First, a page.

Title: Navy Captain, War of 1812
Birthdate: July 14, 1782
Death Date: December 10, 1845
Plot Location: Naval Plot 5, Grave 1; GPS: 39.93687 N, 075.23899 W
Several generations of the Elliott family, whose roots were in Ireland, contributed to the defense of America. Jesse was one of two sons of Robert Elliott, an officer during the American Revolution from Cumberland County, Pennsylvania, just west of Harrisburg.. He married Ann Duncan in 1781 and lived in Hagerstown, Maryland when Jesse was born in 1782. After the war, Robert was a supplier of provisions and equipment to the army.
Jesse was 12 when his father died and the family lived in Carlisle, Pennsylvania. Ten years later he entered the Navy as a midshipman, became a lieutenant in 1810, and married Frances Vaughan in April, 1812. He was sent to the Great Lakes six months later where he captured two British ships, the first Naval success in the War of 1812.
He was promoted to Master Commandant and assigned to the Niagara in 1813, and was second to Commodore Oliver Hazard Perry, who was in charge of building a fleet where none previously existed. In that summer’s battle of Lake Erie, Commodore Perry took heavy fire on his ship, Lawrence, so he boarded the Niagara, whose cannon fire compelled a British surrender. Perry reboarded the Lawrence where he penned the famous words, “We have met the enemy and they are ours.”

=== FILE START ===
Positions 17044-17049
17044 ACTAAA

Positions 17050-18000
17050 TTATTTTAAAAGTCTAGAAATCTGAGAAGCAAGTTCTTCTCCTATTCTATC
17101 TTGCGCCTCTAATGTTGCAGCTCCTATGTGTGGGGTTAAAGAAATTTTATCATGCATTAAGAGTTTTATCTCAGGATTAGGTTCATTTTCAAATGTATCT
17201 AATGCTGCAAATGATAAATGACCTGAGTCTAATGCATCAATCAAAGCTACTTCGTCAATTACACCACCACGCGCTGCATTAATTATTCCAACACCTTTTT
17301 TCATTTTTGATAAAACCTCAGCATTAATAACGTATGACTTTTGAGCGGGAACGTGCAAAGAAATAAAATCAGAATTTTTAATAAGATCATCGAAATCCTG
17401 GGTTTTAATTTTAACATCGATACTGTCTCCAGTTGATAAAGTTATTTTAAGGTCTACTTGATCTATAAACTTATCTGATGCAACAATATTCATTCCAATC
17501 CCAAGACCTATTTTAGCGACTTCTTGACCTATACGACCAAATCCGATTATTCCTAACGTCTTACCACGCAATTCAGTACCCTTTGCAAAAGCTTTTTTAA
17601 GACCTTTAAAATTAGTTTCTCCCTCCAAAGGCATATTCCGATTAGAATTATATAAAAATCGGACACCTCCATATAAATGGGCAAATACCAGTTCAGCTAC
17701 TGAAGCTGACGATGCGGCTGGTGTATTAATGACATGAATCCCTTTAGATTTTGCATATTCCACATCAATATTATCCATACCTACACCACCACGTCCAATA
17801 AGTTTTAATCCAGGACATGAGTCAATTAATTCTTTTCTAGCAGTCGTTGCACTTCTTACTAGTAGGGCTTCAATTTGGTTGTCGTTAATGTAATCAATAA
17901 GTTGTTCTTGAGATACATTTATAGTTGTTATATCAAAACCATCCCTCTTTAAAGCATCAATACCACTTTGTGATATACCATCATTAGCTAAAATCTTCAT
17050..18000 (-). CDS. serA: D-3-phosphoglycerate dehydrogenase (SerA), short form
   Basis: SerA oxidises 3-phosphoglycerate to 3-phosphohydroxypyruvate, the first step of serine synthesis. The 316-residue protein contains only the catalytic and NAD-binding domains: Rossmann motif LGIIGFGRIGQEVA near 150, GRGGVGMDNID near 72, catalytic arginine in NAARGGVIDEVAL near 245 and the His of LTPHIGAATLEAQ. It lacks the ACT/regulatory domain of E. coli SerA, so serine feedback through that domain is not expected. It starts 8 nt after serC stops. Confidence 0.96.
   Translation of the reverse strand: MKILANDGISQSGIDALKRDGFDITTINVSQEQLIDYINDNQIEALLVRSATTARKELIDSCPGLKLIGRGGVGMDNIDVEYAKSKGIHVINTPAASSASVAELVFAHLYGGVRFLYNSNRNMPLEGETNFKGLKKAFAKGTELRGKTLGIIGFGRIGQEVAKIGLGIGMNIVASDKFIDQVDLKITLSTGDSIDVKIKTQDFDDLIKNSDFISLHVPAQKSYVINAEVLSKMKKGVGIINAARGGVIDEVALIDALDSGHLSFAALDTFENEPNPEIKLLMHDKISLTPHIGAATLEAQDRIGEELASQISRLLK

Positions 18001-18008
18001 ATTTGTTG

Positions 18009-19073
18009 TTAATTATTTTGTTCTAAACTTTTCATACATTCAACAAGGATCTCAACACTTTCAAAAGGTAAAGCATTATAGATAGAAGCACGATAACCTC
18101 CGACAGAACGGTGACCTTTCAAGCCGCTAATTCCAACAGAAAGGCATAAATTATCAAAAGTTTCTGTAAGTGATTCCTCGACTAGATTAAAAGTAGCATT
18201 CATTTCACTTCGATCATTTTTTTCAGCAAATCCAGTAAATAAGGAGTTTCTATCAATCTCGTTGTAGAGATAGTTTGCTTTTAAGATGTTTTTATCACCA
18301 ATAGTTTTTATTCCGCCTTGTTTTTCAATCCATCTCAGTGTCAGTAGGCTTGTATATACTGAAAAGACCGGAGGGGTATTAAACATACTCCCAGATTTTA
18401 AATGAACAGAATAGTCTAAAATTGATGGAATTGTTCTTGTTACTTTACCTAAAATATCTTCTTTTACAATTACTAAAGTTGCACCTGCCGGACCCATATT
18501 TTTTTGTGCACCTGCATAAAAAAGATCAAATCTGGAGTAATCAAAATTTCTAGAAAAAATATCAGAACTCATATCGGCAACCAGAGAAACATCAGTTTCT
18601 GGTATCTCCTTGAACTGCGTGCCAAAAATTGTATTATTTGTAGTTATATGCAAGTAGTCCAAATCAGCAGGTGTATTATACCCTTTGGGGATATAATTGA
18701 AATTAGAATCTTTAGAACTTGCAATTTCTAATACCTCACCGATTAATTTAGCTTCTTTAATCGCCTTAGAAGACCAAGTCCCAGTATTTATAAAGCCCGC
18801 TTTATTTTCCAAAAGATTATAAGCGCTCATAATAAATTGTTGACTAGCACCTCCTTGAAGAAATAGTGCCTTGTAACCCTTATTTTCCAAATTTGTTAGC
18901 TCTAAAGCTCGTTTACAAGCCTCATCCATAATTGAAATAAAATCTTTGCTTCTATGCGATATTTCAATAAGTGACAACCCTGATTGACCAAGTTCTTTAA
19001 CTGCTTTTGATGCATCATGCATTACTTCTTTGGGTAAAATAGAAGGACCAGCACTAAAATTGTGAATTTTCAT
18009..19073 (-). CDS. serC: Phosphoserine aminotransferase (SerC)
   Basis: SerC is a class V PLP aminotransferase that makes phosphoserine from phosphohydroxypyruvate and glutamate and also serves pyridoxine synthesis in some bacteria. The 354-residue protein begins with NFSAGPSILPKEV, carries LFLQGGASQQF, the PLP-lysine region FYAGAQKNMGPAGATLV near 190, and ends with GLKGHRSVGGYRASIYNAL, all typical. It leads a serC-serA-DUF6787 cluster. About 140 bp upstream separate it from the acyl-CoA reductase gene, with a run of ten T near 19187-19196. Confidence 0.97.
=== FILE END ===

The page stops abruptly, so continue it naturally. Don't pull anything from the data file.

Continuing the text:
Jesse was awarded a gold medal by Congress and succeeded his fellow gold medal winner, Commodore Perry, in command on Lake Erie that October, although there was no longer an enemy to oppose. During those post-war years Frances gave birth to three children. Her husband became Captain Elliott in 1818. While commanding the South Atlantic Squadron, he selected sites for fortifications and lighthouses along the North Carolina coast. In 1825 he took command of the Brazil Squadron.
From 1829-1833 he led the West Indies Squadron, had charge of the Boston Navy yard in 1833, then commanded the Mediterranean Squadron from 1835-1840. His flagship was the USS Constitution, the most famous ship of the War of 1812, where she earned the nickname, “Old Ironsides.” (She is the world’s oldest ship still afloat, and operated by the Navy out of the old Charlestown Navy Yard in Boston.)
Questions arose about Captain Elliott’s misconduct while at sea, leading to a suspension from duty. In 1843 he was given command of the Philadelphia Navy Yard until his death two years later.
His grave was originally marked with a black slate flat marker that has become illegible. A new marker has been added as a regulation Naval headstone. Jesse’s son, Washington Lafayette Elliott, continued the family’s military tradition as a brigadier general in the U.S. Army during the Civil War.
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